I was diagnosed with ADHD in my sixth year of undergrad.
I was a receptionist at a counselors office running copies for one of the counselors who did a lot of testing for neurological disorders. In my hundred yard stare at the pages coming off the copy machine, I saw a list: signs of ADHD. “If seven of these ten describe you, you might want to be evaluated for ADHD.”
I had nine. Well, actually I had all ten, but I was totally unaware that I’m a fidgiter. No one else was unaware of this.
Instead of putting the copies in the counselor’s box, I waited until he came to the front office. “Umm. This list. It… uhh…it’s… it’s me.” He chuckled knowingly and generously offered to evaluated me for ADHD over a couple of his lunch hours. I didn’t have medical insurance — or money to spare — so this was a deeply appreciated gift.
Lacking insurance, I got a secondhand book on ADHD — Driven to Distraction by Edward M. Hallowell & John J. Ratey — and got to work. I knew medicine wasn’t an option for me. And my university wasn’t being cooperative in giving me my legally mandated accommodations. But I could read. In fact, I would come to learn reading is my hyperfocus.
I had never been evaluated for ADHD, despite my parent’s suspicions, because I was constantly reading. Teachers and my pediatrician brushed off the concern because “Kids with ADHD have trouble focusing to read.”
Well some do. But others like myself read The Lord of the Rings in one sitting. It took three days, but it was one sitting.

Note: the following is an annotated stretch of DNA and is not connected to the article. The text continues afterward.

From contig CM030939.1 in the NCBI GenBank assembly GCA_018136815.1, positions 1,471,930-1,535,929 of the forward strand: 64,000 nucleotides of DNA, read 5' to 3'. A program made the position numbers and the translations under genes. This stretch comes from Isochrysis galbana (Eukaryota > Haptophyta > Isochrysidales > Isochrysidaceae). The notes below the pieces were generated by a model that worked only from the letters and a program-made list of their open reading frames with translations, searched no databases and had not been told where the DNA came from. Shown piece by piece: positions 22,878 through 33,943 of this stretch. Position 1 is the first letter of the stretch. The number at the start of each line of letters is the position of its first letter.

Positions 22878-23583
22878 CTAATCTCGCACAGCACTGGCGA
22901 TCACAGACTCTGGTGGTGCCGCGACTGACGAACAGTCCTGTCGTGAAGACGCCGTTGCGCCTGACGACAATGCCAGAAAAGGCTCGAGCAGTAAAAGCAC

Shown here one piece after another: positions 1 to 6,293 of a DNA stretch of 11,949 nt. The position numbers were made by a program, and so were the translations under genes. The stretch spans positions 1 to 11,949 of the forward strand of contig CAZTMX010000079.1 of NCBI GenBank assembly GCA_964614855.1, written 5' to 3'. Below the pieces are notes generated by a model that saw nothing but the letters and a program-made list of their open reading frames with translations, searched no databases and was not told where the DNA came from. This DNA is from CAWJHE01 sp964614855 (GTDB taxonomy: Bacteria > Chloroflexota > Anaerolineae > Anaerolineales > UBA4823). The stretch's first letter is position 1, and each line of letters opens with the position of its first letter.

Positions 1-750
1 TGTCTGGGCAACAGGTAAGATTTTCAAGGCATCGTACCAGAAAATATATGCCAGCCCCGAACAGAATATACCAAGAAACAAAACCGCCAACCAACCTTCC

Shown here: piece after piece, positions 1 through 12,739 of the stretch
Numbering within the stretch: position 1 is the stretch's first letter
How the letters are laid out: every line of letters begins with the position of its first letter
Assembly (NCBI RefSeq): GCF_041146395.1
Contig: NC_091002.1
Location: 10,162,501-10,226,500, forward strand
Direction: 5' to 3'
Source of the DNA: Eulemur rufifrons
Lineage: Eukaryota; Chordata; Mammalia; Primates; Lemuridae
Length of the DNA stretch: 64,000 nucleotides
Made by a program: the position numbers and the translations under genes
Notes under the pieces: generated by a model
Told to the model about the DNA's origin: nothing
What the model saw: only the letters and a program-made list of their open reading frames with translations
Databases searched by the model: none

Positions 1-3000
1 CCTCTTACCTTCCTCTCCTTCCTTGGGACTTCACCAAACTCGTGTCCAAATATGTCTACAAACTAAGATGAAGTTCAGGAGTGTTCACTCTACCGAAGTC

Obviously, something is not normal here.
Reading Driven to Distraction was like someone pulling back the curtain on the swirl of chaos, showing me the mechanicians behind it. There was a cause to all these disparate struggles I had, and the cause had a name: ADHD. Specifically ADHD Inattentive Type with OCD tendencies.
All my hyperactivity lives in my brain. It’s running 100 miles an hour and doesn’t know how to slow down even if I’m sitting still reading a book for three entire days. Over the years, I had developed OCD tendencies as a coping strategies. 1 I became an all or nothing organizer. Either my clothes were hanging in my closet in ROYGBIV order, or they were scattered across my entire apartment, somehow including my kitchen. I knew if I gave myself an inch in disorganization, chaos would run ramshod over my life and take ten miles. I also obsessively popped pimples (of which my teenage self had an abundant supply) and picked at scabs when I was stressed and overwhelmed, which was always. All of this was to try to rein in the chaos that threatened to derail me at any minute.
When something has a name, it’s easier to grapple with.